Medical quality assurance by Dr. Albrecht Nonnenmacher, MD at December 1, 2015

Numbness, also known as paresthesias, loss of sensation, tingling and sensory loss, can affect any part of the body. Numbness often occurs in the feet, legs, arms, hands and fingers. It may occur in the morning for some individuals, after exercise or throughout the entire day.


Definition & Facts

Numbness is the loss of feeling in any body part. It can occur symmetrically on both sides of the body or affect one single nerve. It is a common issue; it could be easily remedied or be a indication of a serious condition.


Insufficient Nutrients and Oxygen

Nerve signals are unable to issue proper signals with proper oxygen and/or nutrients. This can occur from frostbite when the cold constricts blood vessels, cholesterol buildup in the arteries, a stroke blocking oxygen from the brain, lead ingestion causing imbalances in nutrients and vitamin deficiencies resulting from alcoholism.

Nerve Compression

Holding a position for an extended period of time such as crossing a leg over another or sitting on a foot causes temporary numbness. Scar tissue from an injury or infection can cause numbness by compressing surrounding nerves. Degenerating or herniated discs can also press on the nerves in the spinal cord to cause numbness.

Nerve Damage

Lyme disease and shingles can cause numbness, diabetes often causes peripheral nerve damage in the fingers, toes, and feet and burns can damage nerves in the skin to cause numbness.

Brain Conditions

Conditions such as tumors, migraines, brain masses and seizures affect brain signals to nerves and may cause numbness. Multiple sclerosis often carries the numbness symptom as its first trait. Hyperventilation and anxiety also causes numbness.

Other causes of numbness may include:

Numbness is rarely associated with life-threatening conditions.

When to see a doctor

Although most causes of numbness are harmless, it is a medical emergency when these symptoms occur:

A doctor should be called for consultation if these lesser symptoms occur:

Once arriving at the doctor’s office, medical history inquires are conducted. It is important that the doctor covers these topics:

  • When the numbness occurred
  • Any other abnormal feelings in the body
  • If the numbness affects the face

These questions determine the severity of the numbness and will also calculate the risk for diabetes, stroke and thyroid disease. The office visit may include blood tests such as a complete blood count, thyroid function tests and vitamin levels measurement, and may also include X-rays, CT scans, ultrasounds and angiograms depending on the area affected by the numbness. A lumbar puncture, cold stimulation test or nerve conduction studies may also be used to determine the cause of numbness.

Treatment & Therapy

Mild numbness can be treated at home with a warm compress, light exercise, massaging, and Epson salt bath soaks. These home remedies treat temporary numbness that causes slight discomfort.

Physical therapy, surgery, blood sugar control, medication and nerve block injections treat numbness caused by nerve damage. Underlying medical conditions that cause the numbness are the first to be treated, but at times the cause can not be found. Surgery removes any tumors, abnormal blood vessels or damaged ligaments or bones that may be causing the nerve damage, and nerve block injections reduce inflammation and disconnect pain signals. Medications such as over-the-counter pain relievers, topical creams that contain capsaicin, antidepressants, narcotic pain medications and anti-seizure medications also relieve pain caused by nerve damage.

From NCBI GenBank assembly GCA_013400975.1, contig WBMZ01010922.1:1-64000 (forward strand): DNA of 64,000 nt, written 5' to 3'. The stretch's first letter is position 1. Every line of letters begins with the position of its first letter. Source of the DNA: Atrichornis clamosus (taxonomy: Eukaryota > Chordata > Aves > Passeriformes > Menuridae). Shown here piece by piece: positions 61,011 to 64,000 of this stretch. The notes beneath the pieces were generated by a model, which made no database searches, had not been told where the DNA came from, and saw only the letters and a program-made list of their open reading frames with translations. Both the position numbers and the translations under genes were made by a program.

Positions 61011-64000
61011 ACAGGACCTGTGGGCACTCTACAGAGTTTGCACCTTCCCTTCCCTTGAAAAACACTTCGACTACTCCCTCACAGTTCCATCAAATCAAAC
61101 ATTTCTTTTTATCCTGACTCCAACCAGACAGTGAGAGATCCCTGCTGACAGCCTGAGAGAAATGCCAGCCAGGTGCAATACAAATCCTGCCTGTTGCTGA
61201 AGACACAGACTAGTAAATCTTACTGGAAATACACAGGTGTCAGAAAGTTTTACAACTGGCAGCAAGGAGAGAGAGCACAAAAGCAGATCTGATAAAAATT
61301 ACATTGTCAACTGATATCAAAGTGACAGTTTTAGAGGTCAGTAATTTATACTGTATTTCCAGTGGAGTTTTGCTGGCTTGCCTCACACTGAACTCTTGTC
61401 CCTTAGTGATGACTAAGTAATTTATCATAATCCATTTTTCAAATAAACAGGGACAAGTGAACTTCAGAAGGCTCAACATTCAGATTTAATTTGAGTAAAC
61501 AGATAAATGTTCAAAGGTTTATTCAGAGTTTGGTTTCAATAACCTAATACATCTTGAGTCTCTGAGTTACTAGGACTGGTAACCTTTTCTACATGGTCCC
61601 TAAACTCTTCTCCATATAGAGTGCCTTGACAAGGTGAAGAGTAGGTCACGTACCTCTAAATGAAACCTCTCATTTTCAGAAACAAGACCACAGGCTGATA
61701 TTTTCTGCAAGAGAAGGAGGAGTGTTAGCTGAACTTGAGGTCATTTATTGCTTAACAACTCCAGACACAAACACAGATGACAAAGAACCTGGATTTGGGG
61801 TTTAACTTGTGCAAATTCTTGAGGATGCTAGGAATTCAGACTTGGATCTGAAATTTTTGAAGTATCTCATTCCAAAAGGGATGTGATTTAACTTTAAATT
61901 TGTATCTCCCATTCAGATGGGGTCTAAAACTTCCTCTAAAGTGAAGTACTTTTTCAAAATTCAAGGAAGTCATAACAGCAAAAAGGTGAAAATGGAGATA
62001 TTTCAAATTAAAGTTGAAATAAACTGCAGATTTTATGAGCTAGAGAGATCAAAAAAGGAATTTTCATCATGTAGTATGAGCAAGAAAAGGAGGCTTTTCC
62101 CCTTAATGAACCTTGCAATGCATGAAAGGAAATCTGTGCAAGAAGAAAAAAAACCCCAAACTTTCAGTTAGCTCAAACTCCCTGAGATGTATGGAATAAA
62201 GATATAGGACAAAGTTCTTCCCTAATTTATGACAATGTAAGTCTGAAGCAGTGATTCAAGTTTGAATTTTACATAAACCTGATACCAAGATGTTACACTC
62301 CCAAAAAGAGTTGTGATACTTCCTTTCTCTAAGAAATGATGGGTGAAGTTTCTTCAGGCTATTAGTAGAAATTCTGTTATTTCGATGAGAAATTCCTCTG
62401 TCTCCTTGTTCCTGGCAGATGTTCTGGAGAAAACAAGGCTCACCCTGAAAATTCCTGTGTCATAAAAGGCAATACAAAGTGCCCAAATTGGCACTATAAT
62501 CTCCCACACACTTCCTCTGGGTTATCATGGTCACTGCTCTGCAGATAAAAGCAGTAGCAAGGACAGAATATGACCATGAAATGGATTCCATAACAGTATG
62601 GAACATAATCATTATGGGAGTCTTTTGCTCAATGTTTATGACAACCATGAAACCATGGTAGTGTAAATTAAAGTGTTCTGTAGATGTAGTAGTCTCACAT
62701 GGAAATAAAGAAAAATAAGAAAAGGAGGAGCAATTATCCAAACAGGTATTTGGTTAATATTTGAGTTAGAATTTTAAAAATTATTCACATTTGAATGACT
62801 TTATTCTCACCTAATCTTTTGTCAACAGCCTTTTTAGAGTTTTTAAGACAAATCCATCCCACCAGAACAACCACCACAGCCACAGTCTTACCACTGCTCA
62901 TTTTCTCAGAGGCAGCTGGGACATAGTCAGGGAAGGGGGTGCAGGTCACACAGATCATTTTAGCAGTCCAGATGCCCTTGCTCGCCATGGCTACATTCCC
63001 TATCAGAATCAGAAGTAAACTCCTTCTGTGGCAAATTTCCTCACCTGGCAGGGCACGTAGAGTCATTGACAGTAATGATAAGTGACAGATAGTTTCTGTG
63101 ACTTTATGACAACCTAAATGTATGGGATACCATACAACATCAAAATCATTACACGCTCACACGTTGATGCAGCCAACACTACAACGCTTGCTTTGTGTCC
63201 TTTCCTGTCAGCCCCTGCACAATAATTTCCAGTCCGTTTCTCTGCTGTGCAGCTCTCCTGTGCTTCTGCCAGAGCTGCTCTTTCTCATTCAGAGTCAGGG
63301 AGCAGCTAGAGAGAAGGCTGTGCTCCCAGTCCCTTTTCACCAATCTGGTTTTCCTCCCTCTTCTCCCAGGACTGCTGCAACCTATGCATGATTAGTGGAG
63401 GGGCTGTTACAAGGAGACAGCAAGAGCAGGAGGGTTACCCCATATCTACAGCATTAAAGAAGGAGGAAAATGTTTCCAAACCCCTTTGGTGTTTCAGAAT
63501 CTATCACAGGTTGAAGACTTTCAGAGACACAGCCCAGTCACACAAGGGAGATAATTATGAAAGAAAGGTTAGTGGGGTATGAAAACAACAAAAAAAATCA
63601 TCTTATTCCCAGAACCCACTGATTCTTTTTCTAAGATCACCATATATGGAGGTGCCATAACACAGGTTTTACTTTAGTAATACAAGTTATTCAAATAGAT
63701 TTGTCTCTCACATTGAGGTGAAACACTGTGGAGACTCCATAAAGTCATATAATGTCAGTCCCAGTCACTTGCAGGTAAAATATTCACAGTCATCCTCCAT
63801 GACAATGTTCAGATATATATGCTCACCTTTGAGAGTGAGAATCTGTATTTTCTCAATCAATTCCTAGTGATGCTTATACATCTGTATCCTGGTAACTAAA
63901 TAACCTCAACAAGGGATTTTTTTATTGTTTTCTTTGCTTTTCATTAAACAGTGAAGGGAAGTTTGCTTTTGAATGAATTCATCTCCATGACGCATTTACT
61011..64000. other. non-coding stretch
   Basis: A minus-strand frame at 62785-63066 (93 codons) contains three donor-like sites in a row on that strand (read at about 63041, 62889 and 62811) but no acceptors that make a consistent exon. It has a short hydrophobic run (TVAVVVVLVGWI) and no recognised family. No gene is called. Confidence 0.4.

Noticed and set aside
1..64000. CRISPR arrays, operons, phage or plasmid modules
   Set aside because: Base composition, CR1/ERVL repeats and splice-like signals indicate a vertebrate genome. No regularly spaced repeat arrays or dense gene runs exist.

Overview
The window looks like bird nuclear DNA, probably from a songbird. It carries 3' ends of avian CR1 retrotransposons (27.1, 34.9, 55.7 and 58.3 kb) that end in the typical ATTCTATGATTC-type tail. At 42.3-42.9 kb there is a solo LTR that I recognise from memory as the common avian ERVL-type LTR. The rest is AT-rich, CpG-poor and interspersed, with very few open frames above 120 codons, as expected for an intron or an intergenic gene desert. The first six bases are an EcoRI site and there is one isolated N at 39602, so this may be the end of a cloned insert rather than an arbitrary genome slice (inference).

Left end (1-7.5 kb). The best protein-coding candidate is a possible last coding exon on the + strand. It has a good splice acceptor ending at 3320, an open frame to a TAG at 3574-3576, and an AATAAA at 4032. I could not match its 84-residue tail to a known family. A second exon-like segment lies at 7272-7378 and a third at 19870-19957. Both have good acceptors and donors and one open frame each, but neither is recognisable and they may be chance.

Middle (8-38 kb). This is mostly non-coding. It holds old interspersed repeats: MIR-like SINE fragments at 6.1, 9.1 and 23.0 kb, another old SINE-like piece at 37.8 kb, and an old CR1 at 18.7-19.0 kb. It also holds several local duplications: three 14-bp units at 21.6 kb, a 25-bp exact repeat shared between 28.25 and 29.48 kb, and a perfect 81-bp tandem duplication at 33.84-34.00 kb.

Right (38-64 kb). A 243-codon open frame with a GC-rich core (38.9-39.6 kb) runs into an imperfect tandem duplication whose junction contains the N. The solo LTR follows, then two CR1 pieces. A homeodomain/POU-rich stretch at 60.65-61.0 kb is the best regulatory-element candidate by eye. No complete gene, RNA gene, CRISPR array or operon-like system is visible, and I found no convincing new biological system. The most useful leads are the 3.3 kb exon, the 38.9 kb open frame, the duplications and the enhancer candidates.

Numbness caused by insufficient oxygen and nutrients include treating underlying conditions such as alcoholism. A two to seven day period of detox and withdrawal in a hospital, medications to prevent an individual from drinking, psychological counseling and injected medications can effectively cure someone of an alcohol use disorder. Prevention of frostbite with adequate clothing, restoring warmth in the area and receiving prompt treatment at an emergency room also treats numbness.

Numbness caused by spinal cord injury is treated by medication, immobilization and surgery. Medication such as methylprednisolone reduces inflammation and relieve nerve cell damage, traction or a neck collar immobilizes the spine and surgery removes foreign objects, fractured bones and herniated discs that can cause numbness. Other treatments such as electronic aids, robotic gait training and electrical stimulation devices can also remedy spinal injury issues that cause numbness.

Numbness caused by a stroke is treated first with aspirin to thin the blood. Stroke medications such as tissue plasminogen and statins may also be applied to the arteries through a catheter or orally. A catheter embolectomy may be used if these drugs do not break up the blood clot; the catheter is placed through the area or blood vessels and broken with a piercing device or a clot-busting agent. Decompressive craniectomy treats massive strokes by opening a piece of the skull to prevent pressure buildup.

Prevention & Prophylaxis

Prevention techniques for numbness include taking breaks during repetitious activities to increase circulation in the body. Getting up to move the body around at regular 30-minute intervals prevent numbness caused by sitting for extended time periods.

Avoiding alcohol overuse prevents numbness caused by the body losing nutrients from alcohol overuse, and maintaining a healthy diet and active lifestyle can prevent numbness caused by decreased circulation from arteries blocked by cholesterol. Avoiding strenuous activities that require sudden movements if possible prevents spinal cord injuries that could cause numbness.

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